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Refraction test

Definition

The refraction test is an eye exam that measures a person's prescription for eyeglasses or contact lenses.

Alternative Names

Eye test - refraction; Vision test - refraction; Refraction

How the test is performed

This test is performed by an ophthalmologist or optometrist. Both of these professionals are often called "eye doctor."

You sit in a chair that has a special device (called a phoroptor or refractor) attached to it. You look through the device and focus on an eye chart 20 feet away. The device contains lenses of different strengths that can be moved into your view. The test is performed one eye at a time.

The eye doctor performing the test will ask if the chart appears more or less clear when different lenses are in place.

How to prepare for the test

If you wear contact lenses, ask the doctor if you need to remove them before the test and for how long.

How the test will feel

There is no discomfort.

Why the test is performed

This test can be done as part of a routine eye exam. The purpose is to determine whether you have a refractive error (a need for glasses or contact lenses).

For people over age 40 who have normal distance vision but difficulty with near vision, a refraction test can determine the right power of reading glasses.

Normal Values

If your uncorrected vision (without glasses or contact lenses) is normal, then the refractive error is zero (plano) and your vision should be 20/20.

A value of 20/20 is perfect vision, meaning you are able to read 3/8-inch letters at 20 feet. A small type size is also used to determine normal near vision.

What abnormal results mean

You have a refractive error if you need a combination of lenses to see 20/20. Glasses or contact lenses should give you good vision.

If your final vision is less than 20/20, even with lenses, then there is probably another, non-optical problem with your eye.

The vision level you achieve during the refraction test is called the best-corrected visual acuity (BCVA).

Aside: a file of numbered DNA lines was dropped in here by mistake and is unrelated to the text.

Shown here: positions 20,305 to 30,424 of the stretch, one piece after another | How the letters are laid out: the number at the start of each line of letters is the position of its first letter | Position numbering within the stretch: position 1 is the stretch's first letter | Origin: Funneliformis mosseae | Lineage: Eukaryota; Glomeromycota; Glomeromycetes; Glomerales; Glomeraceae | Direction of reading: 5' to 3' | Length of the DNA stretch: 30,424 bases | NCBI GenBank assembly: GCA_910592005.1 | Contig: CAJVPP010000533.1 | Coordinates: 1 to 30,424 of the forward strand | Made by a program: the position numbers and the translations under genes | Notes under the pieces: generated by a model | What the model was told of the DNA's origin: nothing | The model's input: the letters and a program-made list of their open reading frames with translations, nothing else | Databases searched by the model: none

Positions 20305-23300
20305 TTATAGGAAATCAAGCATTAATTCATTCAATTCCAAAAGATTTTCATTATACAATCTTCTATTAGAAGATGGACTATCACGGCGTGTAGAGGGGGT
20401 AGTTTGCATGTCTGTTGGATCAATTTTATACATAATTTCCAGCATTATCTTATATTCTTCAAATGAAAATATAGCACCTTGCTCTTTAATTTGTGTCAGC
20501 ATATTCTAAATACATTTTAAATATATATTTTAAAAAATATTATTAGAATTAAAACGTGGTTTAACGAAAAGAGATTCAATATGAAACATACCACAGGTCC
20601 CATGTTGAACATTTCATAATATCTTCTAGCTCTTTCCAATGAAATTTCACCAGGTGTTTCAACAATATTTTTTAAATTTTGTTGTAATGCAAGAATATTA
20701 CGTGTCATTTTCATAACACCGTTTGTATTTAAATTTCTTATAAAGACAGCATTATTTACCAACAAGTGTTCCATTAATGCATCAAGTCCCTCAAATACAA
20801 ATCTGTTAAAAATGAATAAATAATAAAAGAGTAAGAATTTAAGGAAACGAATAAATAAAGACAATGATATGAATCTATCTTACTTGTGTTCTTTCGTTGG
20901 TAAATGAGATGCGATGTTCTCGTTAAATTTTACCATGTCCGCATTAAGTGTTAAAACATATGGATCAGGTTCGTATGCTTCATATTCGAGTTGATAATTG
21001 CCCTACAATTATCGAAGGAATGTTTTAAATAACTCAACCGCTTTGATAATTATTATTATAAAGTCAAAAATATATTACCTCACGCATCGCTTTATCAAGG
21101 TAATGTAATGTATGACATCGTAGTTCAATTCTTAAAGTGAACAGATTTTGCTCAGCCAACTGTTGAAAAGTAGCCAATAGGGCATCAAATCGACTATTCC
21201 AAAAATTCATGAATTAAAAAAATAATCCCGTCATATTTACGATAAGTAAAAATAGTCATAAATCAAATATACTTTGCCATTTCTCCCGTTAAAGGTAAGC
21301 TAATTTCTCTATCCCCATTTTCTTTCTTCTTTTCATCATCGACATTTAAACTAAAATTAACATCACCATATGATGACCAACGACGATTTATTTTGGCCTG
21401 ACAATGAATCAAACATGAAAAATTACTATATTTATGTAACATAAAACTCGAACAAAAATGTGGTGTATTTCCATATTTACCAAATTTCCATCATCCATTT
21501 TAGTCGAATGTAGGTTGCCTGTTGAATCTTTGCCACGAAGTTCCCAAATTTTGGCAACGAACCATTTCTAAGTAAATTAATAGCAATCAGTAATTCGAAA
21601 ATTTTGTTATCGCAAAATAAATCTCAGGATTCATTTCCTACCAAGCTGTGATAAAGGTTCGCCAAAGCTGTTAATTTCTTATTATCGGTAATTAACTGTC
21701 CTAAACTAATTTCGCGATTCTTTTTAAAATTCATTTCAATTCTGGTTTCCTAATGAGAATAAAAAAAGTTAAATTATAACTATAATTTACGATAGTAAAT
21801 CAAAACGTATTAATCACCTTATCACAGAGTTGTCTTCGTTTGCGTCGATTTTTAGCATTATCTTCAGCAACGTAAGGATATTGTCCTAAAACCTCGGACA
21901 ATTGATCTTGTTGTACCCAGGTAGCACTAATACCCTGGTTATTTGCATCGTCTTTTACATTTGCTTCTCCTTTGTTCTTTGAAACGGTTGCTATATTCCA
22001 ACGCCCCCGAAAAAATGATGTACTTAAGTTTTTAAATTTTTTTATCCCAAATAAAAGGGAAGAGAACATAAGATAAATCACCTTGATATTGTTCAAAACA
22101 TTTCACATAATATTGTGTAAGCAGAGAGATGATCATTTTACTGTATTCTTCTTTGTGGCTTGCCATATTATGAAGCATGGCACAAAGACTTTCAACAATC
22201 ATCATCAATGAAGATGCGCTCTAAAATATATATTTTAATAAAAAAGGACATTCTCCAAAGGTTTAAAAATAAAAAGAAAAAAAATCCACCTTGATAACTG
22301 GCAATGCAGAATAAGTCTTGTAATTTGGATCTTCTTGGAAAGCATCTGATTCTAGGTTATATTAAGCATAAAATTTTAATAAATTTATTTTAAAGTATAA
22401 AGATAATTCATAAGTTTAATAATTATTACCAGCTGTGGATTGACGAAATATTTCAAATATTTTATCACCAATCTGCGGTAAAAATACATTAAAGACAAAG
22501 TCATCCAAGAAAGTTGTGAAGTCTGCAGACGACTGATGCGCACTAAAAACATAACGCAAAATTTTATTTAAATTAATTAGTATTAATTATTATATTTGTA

Abnormal results may be due to:

Other conditions under which the test may be performed:

What the risks are

There are no risks.

Special considerations

You should have a complete eye examination every 3 - 5 years if you have no problems. If your vision becomes blurry, worsens, or if there are other noticeable changes, schedule an eye examination immediately.

After age 40 (or for people with a family history of glaucoma), eye examinations should be scheduled at least once a year to test for glaucoma. Anyone with diabetes should also have an eye exam at least once a year.

People with a refractive error should have an eye examination every 1 -2 years, or whenever their vision changes.

References

Katz M, Kruger PB. The human eye as an optical system. In: Tasman W, Jaeger Ea, eds. Duane's Ophthalmology. 15th ed. Philadelphia, Pa: Lippincott Williams & Wilkins; 2009:chap 33.

Kaufman JH. Subjective refraction: fogging and use of the astigmatic dials. In: Tasman W, Jaeger Ea, eds. Duane's Ophthalmology. 15th ed. Philadelphia, Pa: Lippincott Williams & Wilkins; 2009:chap 39.

Scott CA. Testing of refraction. In: Yanoff M, Duker JS, eds. Ophthalmology. 3rd ed. St. Louis, MO: Mosby Elsevier;2008:chap 2.8.

Olitsky SE, Hug D, Smith LP. Examination of the eye. In: Kliegman RM, Behrman RE, Jenson HB, Stanton BF, eds. Nelson Textbook of Pediatrics. 18th ed. Philadelphia, Pa: Saunders Elsevier;2007:chap 618.

American Academy of Ophthalmology Refractive Management/Intervention Panel. Preferred Practice Pattern Guidelines. Refractive Errors & Refractive Surgery. San Francisco, CA. American Academy of Ophthalmology, 2010. Accessed January 17, 2011.

American Academy of Ophthalmology Preferred Practice Patterns Committee. Preferred Practice Pattern Guidelines. Comprehensive Adult Medical Eye Evaluation. San Francisco, CA: American Academy of Ophthalmology, 2010. Accessed January 17, 2011.


Review Date: 2/10/2011
Reviewed By: Linda J. Vorvick, MD, Medical Director, MEDEX Northwest Division of Physician Assistant Studies, University of Washington, School of Medicine; and Franklin W. Lusby, MD, Ophthalmologist, Lusby Vision Institute, La Jolla, California. Also reviewed by David Zieve, MD, MHA, Medical Director, A.D.A.M., Inc.
The information provided herein should not be used during any medical emergency or for the diagnosis or treatment of any medical condition. A licensed medical professional should be consulted for diagnosis and treatment of any and all medical conditions. Call 911 for all medical emergencies. Links to other sites are provided for information only -- they do not constitute endorsements of those other sites. © 1997- A.D.A.M., Inc. Any duplication or distribution of the information contained herein is strictly prohibited.
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